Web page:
Find Excel Duplicates with Conditional Formatting

In March, I wrote an article about the Remove Duplicates tool in Excel which makes it really easy to remove duplicates row (records) from a list of data. But, this tool simply eliminates data that is duplicated, it does not let a user examine the data before removing it from a list. This can sometimes be a problem.

For instance, what if you needed to review a large list of employee or customer data to make sure individuals were only listed once. If you used the Remove Duplicates tool based only on the names of the individuals, you might end up eliminating someone who was really a unique individual that just happened to have the same name as someone else but otherwise worked in a different department or company.

So, this month I’m going to show you how to use a combination of Excel tools that will let you find and examine data that may be duplicated in one field (column) of data, but really represents two or more unique records (rows) of data.

First, let’s look at some sample data:

Excel, Duplicates,

If this were a list of employees for a large company, it is quite possible that two individuals could actually have the same first and last name (John Smith as an example) but they could be unique individuals working in different departments. Simply removing duplicates based on a common name would have the unintended consequence of removing a unique individual from the list.

So, let’s instead find the duplicate names using Conditional Formatting. This is an Excel tool that has been a part of Excel for quite a while. It allows you to select a group of cells and then change the formatting of the cells based on their content. In other words, you don’t have to look for the data that meets certain conditions, it will stand out automatically so that you can more easily examine it.

Here’s how to use this tool to find duplicates:

First select the range of data that you want to examine, and then, on the Home Tab, in the Styles group find the button labeled Conditional Formatting as illustrated below:

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Then click the button and navigate the menu to find the setting for Duplicate Values:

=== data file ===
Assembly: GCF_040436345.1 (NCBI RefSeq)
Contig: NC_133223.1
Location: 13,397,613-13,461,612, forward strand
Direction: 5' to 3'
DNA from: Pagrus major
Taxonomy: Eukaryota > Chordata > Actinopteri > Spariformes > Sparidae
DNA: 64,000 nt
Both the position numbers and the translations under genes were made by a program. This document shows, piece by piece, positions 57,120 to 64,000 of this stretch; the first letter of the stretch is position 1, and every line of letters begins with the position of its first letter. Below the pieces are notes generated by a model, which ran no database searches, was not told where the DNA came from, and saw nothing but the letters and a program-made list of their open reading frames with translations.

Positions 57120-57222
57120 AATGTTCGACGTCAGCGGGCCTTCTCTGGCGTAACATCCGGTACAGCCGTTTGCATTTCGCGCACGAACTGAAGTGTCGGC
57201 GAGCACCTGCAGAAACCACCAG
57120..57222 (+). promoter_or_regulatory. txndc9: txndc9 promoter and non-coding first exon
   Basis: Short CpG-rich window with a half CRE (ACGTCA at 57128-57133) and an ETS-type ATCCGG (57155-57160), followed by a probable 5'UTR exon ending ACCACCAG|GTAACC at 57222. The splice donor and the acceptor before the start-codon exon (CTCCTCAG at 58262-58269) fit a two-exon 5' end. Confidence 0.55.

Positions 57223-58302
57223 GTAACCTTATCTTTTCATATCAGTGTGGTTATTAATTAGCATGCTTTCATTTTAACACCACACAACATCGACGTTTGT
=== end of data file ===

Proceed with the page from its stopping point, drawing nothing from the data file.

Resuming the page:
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This will open up the following dialog box. In this example, the default formatting is to use Light Red Fill with Dark Red text, but other formatting choices (including creating custom formats) are available from the drop-down list:

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When you click OK, any duplicate values in the selected region of your spreadsheet will automatically be formatted as you request:

 

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But, if your list is large, this still leaves the problem of scanning through the list to find the cells that have been formatted to see what names are duplicated. So, now it’s time to take the next step and Filter your data by color.

Filtering data is one of Excel’s most powerful tools. It allows you to screen data to find only what you’re looking for. Most Excel users are aware of how to filter cells by their content, but not by their color. So, to filter by color, select any cell in your list of data and go to the Data Tab, Sort & Filter Group and click the button labeled Filter:

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This will position drop down arrows in the headings at the top of each column. Go to the column that you’ve conditionally formatted, click the drop down arrow and navigate in the menu to the Filer by Color command. You can then select either the color of the background of the cell or the font color within the cell to screen out the data based on the color:

Directions-Training-Excel-Duplicates-Conditional-Formatting-6

The resulting data will then only show the cells that contain the desired color, making it easier to examine which duplicate names really represent different individuals who happen to have the same name and which individuals really may have been listed twice (in this example Jamie Morrison is really a duplicate, the others are separate individuals who happen to share the same name).

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